This YEAR in Box Office History Part 2: Top of the Box

I quit.

This Week Year in Box Office History

Part 2:  Top of the Box

A new year is upon us, and before getting back to the grind of analyzing the top grossing films of yesteryear, let’s take a winter respite and look at the top grossing films of 2013.  See if we can spot any trends, or at least use the old societal dipstick to figure out how many dipsticks saw awful movies.  And since I’ve been away from picking weekly winners, I’m going to go way out on a limb and forecast the top grossing films…of 2014!

This YEAR in Box Office History Part 2: Top of the Box
Yes. This is actually the process I use to make picks. Deal with it.

 Top Grossing Films of 2013

hunger Games catching fire Year in Box Office History1.  The Hunger Games 2 (418 million):  Katnis outlasted imitators such as Percy Jackson, Mortal Instruments, and Ender’s Game in order to win the second Hunger Games, and took home a hefty prize at the box office.  Ironing out some of the kinks of the first film, THG 2 was a touch more polished, though uneven in its pacing, saving all of the murdering for the last 30 minutes after 90 minutes of tedious political maneuvering and playing dress up.  The main character alternated between scowling and scrunchy-faced weeping so often I wanted to slap her silly.  But it’s number one, so what can you do?

2.  Iron Man 3 (409 million):  Who knew that in our current economy people would flock to see a rich white guy who inherited his money save the world?  Tony Stark snarked his way to a hefty box office take early in the year, setting up a continuing juggernaut of Marvel Studios blockbusters.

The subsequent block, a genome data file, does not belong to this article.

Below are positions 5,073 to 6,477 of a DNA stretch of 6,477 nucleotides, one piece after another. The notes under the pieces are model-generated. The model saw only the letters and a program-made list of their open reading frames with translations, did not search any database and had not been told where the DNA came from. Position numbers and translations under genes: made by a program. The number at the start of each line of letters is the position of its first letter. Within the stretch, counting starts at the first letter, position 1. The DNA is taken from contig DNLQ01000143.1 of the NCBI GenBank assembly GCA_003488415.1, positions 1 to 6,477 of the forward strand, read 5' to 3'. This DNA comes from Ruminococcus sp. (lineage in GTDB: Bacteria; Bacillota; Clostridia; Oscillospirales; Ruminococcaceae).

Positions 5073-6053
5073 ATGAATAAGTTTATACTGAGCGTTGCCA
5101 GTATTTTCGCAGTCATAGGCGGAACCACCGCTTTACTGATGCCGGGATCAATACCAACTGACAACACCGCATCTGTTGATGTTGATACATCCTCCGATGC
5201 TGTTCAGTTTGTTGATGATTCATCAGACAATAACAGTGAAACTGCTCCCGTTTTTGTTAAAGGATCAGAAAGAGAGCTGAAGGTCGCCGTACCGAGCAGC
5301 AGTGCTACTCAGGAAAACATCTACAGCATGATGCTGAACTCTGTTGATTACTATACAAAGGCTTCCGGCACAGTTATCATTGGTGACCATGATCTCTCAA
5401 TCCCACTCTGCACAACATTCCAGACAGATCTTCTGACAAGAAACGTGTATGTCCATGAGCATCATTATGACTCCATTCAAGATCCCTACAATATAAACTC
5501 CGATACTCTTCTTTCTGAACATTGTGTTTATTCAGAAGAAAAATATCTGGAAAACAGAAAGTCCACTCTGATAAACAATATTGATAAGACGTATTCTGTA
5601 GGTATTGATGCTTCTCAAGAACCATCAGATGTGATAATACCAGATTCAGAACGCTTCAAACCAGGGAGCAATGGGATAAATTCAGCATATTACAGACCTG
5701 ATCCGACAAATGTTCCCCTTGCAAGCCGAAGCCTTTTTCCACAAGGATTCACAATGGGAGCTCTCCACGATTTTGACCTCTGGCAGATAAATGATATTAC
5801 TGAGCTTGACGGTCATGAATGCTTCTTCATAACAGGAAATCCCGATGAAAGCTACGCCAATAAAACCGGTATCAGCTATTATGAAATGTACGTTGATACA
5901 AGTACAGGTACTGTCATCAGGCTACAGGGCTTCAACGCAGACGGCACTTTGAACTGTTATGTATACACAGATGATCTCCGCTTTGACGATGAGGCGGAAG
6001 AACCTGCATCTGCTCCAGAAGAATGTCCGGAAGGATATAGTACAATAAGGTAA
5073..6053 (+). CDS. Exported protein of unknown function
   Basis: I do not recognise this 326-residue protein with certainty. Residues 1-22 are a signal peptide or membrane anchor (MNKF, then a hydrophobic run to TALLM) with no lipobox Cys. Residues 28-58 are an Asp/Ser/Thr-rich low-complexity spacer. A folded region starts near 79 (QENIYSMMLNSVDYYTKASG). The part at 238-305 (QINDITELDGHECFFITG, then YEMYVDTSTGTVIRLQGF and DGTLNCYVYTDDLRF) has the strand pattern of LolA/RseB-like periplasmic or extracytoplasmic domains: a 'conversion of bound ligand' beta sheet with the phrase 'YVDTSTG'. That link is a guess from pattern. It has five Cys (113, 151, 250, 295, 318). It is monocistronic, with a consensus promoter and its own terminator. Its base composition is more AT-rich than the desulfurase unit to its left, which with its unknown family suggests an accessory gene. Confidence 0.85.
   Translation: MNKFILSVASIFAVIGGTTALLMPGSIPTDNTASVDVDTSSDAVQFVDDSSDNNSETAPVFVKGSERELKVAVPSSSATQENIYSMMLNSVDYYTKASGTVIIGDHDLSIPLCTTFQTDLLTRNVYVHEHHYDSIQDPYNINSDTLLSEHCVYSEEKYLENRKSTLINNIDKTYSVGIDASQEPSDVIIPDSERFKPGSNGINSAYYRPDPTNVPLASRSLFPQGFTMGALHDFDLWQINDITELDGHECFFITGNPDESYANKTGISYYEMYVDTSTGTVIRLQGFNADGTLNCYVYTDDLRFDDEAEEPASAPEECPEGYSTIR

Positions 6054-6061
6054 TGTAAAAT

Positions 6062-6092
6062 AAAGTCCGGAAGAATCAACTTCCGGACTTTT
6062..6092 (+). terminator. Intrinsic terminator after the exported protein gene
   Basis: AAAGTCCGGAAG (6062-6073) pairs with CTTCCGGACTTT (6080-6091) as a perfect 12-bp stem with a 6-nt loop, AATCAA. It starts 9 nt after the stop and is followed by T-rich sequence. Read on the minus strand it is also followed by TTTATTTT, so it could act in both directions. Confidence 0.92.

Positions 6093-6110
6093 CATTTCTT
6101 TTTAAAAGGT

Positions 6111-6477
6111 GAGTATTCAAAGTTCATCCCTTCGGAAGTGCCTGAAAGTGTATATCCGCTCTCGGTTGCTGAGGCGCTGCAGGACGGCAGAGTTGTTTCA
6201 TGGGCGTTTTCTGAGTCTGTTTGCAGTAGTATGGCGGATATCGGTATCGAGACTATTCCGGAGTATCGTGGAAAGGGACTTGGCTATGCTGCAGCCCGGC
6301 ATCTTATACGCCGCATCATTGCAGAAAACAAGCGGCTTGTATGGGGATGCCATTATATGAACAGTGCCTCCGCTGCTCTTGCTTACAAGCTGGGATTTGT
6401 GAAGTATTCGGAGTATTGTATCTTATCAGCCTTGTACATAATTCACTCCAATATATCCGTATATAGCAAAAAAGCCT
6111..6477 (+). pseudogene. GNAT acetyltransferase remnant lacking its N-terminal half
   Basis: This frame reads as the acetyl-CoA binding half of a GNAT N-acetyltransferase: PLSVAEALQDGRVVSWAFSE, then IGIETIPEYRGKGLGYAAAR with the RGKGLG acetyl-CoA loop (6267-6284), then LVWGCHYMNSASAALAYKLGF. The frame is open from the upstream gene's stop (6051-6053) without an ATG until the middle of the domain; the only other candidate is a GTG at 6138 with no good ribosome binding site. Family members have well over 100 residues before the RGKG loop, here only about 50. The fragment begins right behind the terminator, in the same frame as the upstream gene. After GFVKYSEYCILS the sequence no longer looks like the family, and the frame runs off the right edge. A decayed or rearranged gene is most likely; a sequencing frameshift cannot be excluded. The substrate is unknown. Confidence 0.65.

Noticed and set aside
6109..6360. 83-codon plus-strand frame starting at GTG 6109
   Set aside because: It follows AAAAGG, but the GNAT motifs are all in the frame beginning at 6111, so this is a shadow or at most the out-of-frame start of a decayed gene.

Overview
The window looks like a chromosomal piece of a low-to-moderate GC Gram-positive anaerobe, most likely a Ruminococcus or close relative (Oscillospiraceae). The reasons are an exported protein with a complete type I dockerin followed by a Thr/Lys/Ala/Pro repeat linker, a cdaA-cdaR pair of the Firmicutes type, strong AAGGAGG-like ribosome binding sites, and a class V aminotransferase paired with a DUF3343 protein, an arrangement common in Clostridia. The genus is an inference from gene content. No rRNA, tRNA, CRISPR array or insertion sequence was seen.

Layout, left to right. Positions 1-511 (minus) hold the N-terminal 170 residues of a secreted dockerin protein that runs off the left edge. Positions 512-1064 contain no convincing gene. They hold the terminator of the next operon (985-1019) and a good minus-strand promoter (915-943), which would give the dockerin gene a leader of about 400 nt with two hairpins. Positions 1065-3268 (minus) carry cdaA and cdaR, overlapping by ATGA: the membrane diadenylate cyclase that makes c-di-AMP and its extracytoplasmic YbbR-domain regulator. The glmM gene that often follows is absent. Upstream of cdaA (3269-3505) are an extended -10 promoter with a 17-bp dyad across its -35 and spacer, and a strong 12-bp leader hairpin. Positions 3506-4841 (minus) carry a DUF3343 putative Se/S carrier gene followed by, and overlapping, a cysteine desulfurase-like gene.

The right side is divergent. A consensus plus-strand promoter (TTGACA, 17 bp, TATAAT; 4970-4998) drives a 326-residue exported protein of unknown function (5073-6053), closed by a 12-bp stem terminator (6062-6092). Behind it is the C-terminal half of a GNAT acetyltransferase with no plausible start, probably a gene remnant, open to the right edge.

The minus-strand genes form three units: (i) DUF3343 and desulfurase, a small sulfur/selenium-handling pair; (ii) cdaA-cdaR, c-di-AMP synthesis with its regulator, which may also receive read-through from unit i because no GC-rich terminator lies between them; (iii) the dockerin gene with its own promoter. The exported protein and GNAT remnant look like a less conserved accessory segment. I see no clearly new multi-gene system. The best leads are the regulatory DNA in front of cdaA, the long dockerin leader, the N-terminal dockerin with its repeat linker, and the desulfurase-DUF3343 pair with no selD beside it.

3.  Despicable Me 2 (368 million):  This Steve Carrel voiced sequel managed to dominate, pushing fellow CG animated darling Frozen out of the top 3.  Marketed heavily on the strength of its ubiquitous minions, it succeeded where other animated sequels failed this year.

Frozen Year In Box office History
I guess a poster that included all of the political intrigue in this film would have been boring.

4.  Frozen (337 million):  Another CG animation that crushed at the box, Disney’s Frozen showed that the studio can still deliver the goods on a fairy tale story.

5.  Man of Steel (291 million):  This live action version of Sonic the Hedgehog managed to toss millions of viewers through skyscrapers, but for all of the controversy still managed to make a good chunk of change.  At 291 million, it works out to a dollar a casualty caused by Supes ludicrous strategy of fighting super villains in the heart of a populated city.  Up Up and Away, moron.


6.  Monsters University (268 million):  Pixar recovered from the Planes debacle by going back to the Monsters well, and was rewarded handsomely for it.

gravity cast year in box office history7.  Gravity (258 million):  Alfonso Cuaron’s visual masterpiece took 3D to new heights, and looks to have reignited interest in space themed sci-fi.  A win-win in my book.